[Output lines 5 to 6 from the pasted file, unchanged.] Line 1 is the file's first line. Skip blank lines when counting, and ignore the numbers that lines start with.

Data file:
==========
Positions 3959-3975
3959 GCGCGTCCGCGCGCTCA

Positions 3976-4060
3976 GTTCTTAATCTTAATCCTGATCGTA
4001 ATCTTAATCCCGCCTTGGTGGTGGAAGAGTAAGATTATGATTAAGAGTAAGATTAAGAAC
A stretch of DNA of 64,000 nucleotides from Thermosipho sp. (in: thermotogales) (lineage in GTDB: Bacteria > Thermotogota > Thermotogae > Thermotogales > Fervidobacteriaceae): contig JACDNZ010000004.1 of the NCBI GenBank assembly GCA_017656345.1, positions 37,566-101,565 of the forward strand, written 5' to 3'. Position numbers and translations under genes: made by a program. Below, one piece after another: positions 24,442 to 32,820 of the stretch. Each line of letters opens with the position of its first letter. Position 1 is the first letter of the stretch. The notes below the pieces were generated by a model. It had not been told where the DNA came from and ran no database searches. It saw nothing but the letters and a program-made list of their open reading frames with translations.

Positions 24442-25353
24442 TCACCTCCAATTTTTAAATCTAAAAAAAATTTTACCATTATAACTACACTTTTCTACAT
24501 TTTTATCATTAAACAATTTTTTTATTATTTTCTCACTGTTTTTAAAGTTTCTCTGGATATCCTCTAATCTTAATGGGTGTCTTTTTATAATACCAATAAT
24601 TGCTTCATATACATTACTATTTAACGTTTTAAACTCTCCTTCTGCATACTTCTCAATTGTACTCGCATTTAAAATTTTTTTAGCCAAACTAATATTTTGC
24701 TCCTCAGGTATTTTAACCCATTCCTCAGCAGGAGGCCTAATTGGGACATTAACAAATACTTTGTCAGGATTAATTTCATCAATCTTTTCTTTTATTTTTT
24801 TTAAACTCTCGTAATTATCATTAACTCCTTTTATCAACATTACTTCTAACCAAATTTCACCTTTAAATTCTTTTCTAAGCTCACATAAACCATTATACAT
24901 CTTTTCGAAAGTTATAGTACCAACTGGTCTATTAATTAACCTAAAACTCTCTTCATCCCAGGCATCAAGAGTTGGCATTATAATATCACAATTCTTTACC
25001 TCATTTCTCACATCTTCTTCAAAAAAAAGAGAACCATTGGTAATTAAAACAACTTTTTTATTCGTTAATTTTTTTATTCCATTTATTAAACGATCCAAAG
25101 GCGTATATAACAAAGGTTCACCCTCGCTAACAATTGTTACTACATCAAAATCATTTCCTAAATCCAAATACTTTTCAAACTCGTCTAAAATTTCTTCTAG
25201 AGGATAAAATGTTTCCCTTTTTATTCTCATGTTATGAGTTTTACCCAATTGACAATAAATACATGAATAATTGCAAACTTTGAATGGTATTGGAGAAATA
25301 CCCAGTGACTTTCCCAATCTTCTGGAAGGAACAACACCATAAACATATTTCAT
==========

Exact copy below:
4001 ATCTTAATCCCGCCTTGGTGGTGGAAGAGTAAGATTATGATTAAGAGTAAGATTAAGAAC
A stretch of DNA of 64,000 nucleotides from Thermosipho sp. (in: thermotogales) (lineage in GTDB: Bacteria > Thermotogota > Thermotogae > Thermotogales > Fervidobacteriaceae): contig JACDNZ010000004.1 of the NCBI GenBank assembly GCA_017656345.1, positions 37,566-101,565 of the forward strand, written 5' to 3'. Position numbers and translations under genes: made by a program. Below, one piece after another: positions 24,442 to 32,820 of the stretch. Each line of letters opens with the position of its first letter. Position 1 is the first letter of the stretch. The notes below the pieces were generated by a model. It had not been told where the DNA came from and ran no database searches. It saw nothing but the letters and a program-made list of their open reading frames with translations.